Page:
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  6. ” I think we are well advised to keep on nodding terms with the people that we used to be, whether we find them attractive company or not. Otherwise they turn up unannounced and surprise us, come hammering at the mind’s door at 4:00 a.m. of a bad night and demand to know who deserted them, who betrayed them, who is going to make amends.”
    Joan Didion “Slouching Toward Bethlehem” …..
    this says it much more perfectly than I could….we have to make amends with all our former selves and love and embrace them for who they were, what they knew….yes and to be in awe of their carefree youth and sweet naïveté ….we are who we are right now, because of who we were….yes, I also loved what @twinkle said about not carrying our broken pieces of yesterday around today….we don’t have to carry this burden….sobriety can be light if we let it.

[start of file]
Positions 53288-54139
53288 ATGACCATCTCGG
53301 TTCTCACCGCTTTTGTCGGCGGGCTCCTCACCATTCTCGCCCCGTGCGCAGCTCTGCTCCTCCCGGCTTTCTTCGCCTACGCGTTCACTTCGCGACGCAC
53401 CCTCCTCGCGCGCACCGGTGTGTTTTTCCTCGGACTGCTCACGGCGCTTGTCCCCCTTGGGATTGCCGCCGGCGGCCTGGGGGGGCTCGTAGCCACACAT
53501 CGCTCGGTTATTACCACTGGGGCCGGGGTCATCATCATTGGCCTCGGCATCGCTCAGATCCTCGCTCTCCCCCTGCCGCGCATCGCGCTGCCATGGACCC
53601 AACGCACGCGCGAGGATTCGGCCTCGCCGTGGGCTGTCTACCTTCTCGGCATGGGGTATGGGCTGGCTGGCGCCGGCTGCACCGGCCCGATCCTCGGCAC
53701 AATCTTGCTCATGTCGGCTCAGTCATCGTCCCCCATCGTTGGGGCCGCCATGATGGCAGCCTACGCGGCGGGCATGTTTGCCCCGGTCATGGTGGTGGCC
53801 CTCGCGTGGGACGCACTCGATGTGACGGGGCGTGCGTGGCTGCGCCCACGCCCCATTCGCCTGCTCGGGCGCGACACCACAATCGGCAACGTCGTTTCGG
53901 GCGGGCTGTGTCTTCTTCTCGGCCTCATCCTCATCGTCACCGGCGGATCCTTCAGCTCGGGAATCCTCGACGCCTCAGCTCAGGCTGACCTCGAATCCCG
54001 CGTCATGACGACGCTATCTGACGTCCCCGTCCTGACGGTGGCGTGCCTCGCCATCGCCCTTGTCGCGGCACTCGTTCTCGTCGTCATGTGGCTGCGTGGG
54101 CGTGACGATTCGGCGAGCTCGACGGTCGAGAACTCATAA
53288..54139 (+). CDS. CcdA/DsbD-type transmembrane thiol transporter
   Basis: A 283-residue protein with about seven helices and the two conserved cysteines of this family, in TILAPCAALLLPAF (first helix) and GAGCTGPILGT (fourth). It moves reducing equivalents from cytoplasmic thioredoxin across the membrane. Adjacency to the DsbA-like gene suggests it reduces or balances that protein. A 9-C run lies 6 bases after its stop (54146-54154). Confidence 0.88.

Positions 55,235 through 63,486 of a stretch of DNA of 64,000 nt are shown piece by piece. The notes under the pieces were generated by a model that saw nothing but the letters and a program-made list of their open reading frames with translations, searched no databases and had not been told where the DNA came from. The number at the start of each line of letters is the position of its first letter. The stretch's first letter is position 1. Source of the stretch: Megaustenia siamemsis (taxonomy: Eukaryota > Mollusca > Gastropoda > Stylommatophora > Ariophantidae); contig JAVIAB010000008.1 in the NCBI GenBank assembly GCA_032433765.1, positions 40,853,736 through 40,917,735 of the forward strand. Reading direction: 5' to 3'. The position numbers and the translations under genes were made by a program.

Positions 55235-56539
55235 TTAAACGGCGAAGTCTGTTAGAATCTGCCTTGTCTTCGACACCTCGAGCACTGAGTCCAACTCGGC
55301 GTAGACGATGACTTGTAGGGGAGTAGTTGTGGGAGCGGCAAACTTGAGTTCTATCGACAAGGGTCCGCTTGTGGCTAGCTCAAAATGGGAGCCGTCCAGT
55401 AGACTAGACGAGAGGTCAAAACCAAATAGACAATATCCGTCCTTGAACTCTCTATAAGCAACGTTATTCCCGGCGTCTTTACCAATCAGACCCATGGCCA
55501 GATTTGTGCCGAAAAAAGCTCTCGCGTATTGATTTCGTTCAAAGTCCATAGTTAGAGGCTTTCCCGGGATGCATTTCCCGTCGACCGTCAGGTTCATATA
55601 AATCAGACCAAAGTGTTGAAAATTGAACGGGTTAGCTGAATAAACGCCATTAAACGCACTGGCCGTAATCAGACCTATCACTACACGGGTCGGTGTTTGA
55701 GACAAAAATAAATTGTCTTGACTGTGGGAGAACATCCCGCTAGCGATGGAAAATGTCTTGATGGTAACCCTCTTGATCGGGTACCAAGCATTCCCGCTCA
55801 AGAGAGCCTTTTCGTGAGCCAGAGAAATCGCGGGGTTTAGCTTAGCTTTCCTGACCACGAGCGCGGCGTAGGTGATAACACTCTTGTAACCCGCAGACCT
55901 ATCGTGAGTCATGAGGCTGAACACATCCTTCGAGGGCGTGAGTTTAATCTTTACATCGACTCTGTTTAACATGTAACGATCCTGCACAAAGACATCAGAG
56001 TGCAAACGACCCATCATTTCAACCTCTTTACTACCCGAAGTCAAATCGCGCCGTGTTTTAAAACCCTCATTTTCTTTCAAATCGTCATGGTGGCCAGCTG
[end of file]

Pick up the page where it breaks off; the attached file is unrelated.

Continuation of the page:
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  7. Wow…I am going to remember that line @twinkle…”I will not carry the broken pieces of yesterday around with me.” So powerful and so true and so necessary. I look back at all my years of drinking and while feeling sad and shameful of all the times I checked out of my life, I am slowly realizing that I did this as a way of self preservation. My spirit was so damaged that the drinking gave me a sense of control…even though now I know that to not be true…at the time it was all I had. Now I know better, now I can do better, and now I am embracing my life. This new me is forgiving, accepting and ready to live life fully present. So, while I will always carry that old me with me, I can be at peace with it. And now I can fully live my life the way it was meant to be…it is never too late.